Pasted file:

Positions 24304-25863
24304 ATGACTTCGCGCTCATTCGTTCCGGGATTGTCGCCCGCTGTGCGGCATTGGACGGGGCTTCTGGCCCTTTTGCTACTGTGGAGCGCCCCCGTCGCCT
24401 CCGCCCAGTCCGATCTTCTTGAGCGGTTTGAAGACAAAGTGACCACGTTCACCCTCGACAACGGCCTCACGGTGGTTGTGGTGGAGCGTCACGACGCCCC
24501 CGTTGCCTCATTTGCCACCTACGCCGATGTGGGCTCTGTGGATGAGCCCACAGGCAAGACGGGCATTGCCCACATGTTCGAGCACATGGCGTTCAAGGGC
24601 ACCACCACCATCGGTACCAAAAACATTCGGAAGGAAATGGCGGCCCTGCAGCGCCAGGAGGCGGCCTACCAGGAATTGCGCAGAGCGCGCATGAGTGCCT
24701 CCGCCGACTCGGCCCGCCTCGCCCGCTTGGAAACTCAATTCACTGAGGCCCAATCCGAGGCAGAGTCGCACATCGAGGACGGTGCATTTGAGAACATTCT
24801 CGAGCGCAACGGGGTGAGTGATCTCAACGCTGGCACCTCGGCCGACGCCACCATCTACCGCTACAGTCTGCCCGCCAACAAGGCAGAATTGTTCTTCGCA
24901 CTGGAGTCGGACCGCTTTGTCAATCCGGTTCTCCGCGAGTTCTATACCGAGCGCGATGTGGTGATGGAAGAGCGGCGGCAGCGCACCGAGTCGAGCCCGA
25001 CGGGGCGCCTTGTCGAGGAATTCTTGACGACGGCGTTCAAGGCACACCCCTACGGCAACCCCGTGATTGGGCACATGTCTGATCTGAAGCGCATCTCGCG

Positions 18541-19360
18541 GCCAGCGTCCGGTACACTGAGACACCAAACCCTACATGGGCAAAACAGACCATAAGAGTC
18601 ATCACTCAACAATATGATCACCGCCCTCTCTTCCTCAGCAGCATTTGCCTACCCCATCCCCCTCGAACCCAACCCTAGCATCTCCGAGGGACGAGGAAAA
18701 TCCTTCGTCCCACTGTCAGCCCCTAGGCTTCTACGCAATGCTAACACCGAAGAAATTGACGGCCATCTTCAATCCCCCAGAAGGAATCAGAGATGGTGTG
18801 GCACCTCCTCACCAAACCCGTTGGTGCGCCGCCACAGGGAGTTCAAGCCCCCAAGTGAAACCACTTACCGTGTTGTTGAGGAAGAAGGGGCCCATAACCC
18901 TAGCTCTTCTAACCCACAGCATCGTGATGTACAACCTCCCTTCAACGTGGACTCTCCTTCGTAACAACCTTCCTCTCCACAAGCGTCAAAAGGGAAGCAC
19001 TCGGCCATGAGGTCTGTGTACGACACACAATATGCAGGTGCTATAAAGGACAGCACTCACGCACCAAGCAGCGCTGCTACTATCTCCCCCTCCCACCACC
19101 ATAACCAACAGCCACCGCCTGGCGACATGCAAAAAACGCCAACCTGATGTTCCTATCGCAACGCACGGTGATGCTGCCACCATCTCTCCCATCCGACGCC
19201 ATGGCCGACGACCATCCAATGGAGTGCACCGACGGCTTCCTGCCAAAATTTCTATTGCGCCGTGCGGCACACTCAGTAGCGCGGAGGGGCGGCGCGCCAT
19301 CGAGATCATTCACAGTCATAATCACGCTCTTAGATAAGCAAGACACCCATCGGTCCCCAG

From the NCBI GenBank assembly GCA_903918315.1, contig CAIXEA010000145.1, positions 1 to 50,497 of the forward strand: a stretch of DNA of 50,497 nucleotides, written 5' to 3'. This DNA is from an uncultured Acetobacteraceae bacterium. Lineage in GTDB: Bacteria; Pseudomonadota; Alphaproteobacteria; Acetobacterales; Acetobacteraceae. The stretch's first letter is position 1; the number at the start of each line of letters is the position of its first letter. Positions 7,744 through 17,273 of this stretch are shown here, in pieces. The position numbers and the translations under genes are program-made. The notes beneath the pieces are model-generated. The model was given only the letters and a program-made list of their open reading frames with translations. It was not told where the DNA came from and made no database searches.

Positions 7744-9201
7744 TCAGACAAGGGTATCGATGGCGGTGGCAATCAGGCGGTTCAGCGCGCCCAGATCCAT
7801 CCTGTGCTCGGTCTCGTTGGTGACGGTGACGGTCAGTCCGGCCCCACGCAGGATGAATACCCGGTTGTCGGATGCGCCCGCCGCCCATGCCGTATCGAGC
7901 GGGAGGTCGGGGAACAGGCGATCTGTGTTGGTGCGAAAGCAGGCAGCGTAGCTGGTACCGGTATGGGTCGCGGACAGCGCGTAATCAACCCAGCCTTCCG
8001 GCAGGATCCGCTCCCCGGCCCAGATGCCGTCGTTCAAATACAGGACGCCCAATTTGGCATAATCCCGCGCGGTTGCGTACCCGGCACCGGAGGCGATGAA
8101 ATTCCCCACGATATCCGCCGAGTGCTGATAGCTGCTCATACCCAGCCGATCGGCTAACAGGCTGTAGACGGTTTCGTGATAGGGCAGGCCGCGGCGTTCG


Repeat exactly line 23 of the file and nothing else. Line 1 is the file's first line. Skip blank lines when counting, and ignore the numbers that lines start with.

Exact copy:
7801 CCTGTGCTCGGTCTCGTTGGTGACGGTGACGGTCAGTCCGGCCCCACGCAGGATGAATACCCGGTTGTCGGATGCGCCCGCCGCCCATGCCGTATCGAGC